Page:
Consumers’ behavior is measured with an ET technique by recording either the number of fixations or dwell time of the eyes during an individual or group exposure to external stimuli. The specific ET device used in the present study was a Tobii X2-30 Eye-Tracker Compact Edition, a screen-based eye tracker capturing gaze data at 60 Hz.
Galvanic skin response
The GSR is defined as a change in the electro-physiological properties of the skin due to sweat gland function. GSR provides an indication of changes in the human sympathetic nervous system (SNS) (Shi et al., 2007) and is well known as a robust and easily captured physiological tool available at low cost (Nourbakhsh et al., 2013). The GSR measures the electrodermal response that occurs when the skin becomes a better electrical conductor due to increased activity of the sweat glands because of the exposure to a specific stimulus (Potter and Bolls, 2012). Therefore, the skin conductance amplitude provides a direct measure of subjects’ arousal (Venkatraman et al., 2015). The GSR device used in the present study to get the arousal was the Bitbrain GSR ring, a wireless device for real-time monitoring of electrodermal and cardiac activity.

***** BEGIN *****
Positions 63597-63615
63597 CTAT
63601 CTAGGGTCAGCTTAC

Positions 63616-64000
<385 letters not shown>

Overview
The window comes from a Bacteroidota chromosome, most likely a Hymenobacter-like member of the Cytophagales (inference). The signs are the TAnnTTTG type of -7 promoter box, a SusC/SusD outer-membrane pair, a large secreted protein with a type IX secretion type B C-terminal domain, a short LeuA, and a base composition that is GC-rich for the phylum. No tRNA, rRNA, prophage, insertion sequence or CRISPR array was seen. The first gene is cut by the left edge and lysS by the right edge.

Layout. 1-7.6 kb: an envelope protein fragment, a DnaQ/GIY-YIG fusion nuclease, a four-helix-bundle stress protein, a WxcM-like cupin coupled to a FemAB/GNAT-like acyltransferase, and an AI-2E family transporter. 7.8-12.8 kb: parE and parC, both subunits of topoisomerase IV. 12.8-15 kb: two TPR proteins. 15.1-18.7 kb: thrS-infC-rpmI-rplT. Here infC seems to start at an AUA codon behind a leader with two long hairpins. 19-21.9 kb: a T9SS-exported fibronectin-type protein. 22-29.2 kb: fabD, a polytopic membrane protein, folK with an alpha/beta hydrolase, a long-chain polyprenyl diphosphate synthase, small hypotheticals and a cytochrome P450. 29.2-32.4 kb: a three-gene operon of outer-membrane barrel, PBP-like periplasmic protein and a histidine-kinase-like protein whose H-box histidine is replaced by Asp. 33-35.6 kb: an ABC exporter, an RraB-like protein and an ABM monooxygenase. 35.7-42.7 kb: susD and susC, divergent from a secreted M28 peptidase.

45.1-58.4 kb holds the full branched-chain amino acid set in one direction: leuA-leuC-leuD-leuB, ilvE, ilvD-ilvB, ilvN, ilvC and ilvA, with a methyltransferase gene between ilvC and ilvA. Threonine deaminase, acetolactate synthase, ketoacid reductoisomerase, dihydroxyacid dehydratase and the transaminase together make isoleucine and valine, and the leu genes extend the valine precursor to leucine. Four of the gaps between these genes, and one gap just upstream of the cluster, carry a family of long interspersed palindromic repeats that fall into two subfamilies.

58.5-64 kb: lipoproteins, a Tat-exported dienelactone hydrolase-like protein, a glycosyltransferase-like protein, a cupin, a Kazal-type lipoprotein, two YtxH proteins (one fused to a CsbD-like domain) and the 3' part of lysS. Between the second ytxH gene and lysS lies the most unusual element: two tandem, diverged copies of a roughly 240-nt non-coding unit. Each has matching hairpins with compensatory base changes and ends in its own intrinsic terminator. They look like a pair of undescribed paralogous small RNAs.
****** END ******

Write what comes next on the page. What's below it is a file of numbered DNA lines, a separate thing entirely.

Neurophysiological measurements comprise cognitive load, time in AOI and arousal. These measures are described following and the instruments used to measure them are related in Table 1.
Cognitive load index
The EEG technique can be used to obtain many different psychological metrics such as cognitive workload. Studies on the area have found that EEG power in the theta and alpha frequency range is related to cognitive performance (Antonenko et al., 2010). In fact, with increasing task demands, theta synchronizes (increases), whereas alpha desynchronizes (decreases). That is the situation of visual attention and semantic tasks, primary factors that lead to a suppression (decrease) of the alpha rhythm in the prefrontal cortex (Klimesch, 1999, 2012; Gevins and Smith, 2003; Anderson et al., 2011).
Based on previous studies (Klimesch, 1999, 2012; Gevins and Smith, 2003; Antonenko et al., 2010; Anderson et al., 2011), in the present study, the cognitive load was calculated by computing the ratio between power in the theta band in frontal channels (F3, F4) and power in the alpha band in parietal channels (P3, P4).
Time spent exploring stimuli (Time in Area of Interest)
The ET technique has been used as a direct measure of attention by analyzing the number of fixations on specific areas, the viewing time, or the time that users take to reach each area (Rebollar et al., 2015) and also as a measure of the cognitive processes involved in comprehension (Raney et al., 2014). ET and pupillary responses may also provide additional insights into the cognitive load concerning with respect to visualization studies (Anderson et al., 2011). ET has great potential for objectively assessing consumers’ perception of visual stimuli (Wedel and Pieters, 1989, 2008) and is being increasingly used in consumer science (Ares et al., 2013; Piqueras-Fiszman et al., 2013; Mitterer-Daltoé et al., 2014; Fenko et al., 2018).